North Royalton, Ohio
|• Mayor||Larry Antoskiewicz|
|• Total||21.32 sq mi (55.22 km2)|
|• Land||21.31 sq mi (55.19 km2)|
|• Water||0.01 sq mi (0.03 km2)|
|Elevation||1,201 ft (366 m)|
| • Estimate |
|• Density||1,428.6/sq mi (551.6/km2)|
|Time zone||UTC-5 (Eastern (EST))|
|• Summer (DST)||UTC-4 (EDT)|
|GNIS feature ID||1065175|
North Royalton is a city in Cuyahoga County, Ohio, United States. It is a suburb of Cleveland. The population was 30,444 at the United States Census 2010. Originally incorporated as a village in 1927, it achieved the status of city in 1961.
North Royalton was founded in 1818. Knight Sprague, an early settler, had the township named after his native town in Vermont, Royalton. Sometime between 1880 and 1890, the name of Royalton was changed to North Royalton because of another town in Ohio bearing the same name. On April 4, 1927, the township officially became the Village of North Royalton, and the first mayor, E. C. McCombs, was elected.
North Royalton is located at .
According to the United States Census Bureau, the city has a total area of 21.32 square miles (55.22 km2), of which 21.31 square miles (55.19 km2) is land and 0.01 square miles (0.03 km2) is water.
As of the census of 2000, there were 28,647 people, 11,250 households, and 7,695 families residing in the city. The population density was 1,345.9 people per square mile (519.5/km2). There were 11,754 housing units at an average density of 552.2 per square mile (213.2/km2). The racial makeup of the city was 96.18% White, 0.71% African American, 0.12% Native American, 1.99% Asian, 0.02% Pacific Islander, 0.16% from other races, and 0.83% from two or more races. Hispanic or Latino of any race were 0.95% of the population.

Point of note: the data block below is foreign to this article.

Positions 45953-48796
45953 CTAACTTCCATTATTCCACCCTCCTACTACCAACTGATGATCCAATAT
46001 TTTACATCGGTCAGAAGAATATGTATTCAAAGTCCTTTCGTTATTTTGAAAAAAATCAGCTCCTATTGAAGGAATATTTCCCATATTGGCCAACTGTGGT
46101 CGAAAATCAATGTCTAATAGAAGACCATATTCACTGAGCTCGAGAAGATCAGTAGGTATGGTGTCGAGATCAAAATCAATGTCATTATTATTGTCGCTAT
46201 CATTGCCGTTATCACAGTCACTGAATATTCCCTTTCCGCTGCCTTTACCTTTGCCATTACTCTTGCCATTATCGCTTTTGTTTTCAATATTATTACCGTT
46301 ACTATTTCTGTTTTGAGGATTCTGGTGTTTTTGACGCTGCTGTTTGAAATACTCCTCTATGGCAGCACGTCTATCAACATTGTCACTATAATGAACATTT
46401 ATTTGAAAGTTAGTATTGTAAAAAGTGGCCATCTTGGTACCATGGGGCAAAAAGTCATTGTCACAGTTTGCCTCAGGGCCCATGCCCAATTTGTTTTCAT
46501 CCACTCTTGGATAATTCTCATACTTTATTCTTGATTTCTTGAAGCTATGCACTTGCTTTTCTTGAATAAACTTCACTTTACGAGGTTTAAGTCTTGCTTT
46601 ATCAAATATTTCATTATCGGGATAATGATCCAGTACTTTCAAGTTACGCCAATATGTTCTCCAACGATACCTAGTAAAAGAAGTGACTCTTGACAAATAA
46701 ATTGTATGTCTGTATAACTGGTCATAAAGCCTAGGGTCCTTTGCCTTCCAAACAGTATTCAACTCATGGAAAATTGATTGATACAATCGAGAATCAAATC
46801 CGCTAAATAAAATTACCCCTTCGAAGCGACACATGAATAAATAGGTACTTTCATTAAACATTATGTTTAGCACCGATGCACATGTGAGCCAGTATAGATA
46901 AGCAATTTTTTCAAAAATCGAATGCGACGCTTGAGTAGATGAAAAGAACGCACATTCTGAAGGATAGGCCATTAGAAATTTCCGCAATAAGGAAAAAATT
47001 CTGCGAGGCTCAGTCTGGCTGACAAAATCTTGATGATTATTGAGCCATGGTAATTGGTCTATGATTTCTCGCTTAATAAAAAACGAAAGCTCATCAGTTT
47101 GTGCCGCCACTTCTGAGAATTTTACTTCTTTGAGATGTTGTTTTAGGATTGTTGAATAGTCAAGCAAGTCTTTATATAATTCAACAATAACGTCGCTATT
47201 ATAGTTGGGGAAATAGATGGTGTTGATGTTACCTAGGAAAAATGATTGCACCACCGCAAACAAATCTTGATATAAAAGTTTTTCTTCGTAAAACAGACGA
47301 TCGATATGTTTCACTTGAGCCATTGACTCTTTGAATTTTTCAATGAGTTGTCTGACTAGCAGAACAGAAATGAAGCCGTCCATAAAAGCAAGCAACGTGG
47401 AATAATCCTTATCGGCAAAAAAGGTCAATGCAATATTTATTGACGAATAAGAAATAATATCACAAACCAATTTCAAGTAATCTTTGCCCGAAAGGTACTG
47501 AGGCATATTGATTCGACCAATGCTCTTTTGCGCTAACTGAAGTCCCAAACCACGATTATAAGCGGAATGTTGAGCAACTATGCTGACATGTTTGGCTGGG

There were 11,250 households out of which 31.5% had children under the age of 18 living with them, 58.4% were married couples living together, 7.4% had a female householder with no husband present, and 31.6% were non-families. 26.7% of all households were made up of individuals and 7.0% had someone living alone who was 65 years of age or older. The average household size was 2.51 and the average family size was 3.11. The average house cost about $210,000.00.
In the city the population was spread out with 24.3% under the age of 18, 7.7% from 18 to 24, 30.6% from 25 to 44, 25.4% from 45 to 64, and 12.0% who were 65 years of age or older. The median age was 39 years. For every 100 females, there were 95.2 males. For every 100 females age 18 and over, there were 92.4 males.
The median income for a household in the city was $57,398, and the median income for a family was $69,983. Males had a median income of $46,764.00 versus $31,173.00 for females. The per capita income for the city was $26,610. About 1.2% of families and 2.3% of the population were below the poverty line, including 1.5% of those under age 18 and 3.5% of those age 65 or over.
As of the census of 2010, there were 30,444 people, 12,944 households, and 8,220 families residing in the city. The population density was 1,428.6 inhabitants per square mile (551.6/km2). There were 13,710 housing units at an average density of 643.4 per square mile (248.4/km2). The racial makeup of the city was 94.6% White, 1.2% African American, 0.1% Native American, 2.8% Asian, 0.3% from other races, and 1.1% from two or more races. Hispanic or Latino of any race were 1.6% of the population.
There were 12,944 households of which 26.5% had children under the age of 18 living with them, 52.5% were married couples living together, 7.9% had a female householder with no husband present, 3.1% had a male householder with no wife present, and 36.5% were non-families. 31.0% of all households were made up of individuals and 10.1% had someone living alone who was 65 years of age or older. The average household size was 2.33 and the average family size was 2.97.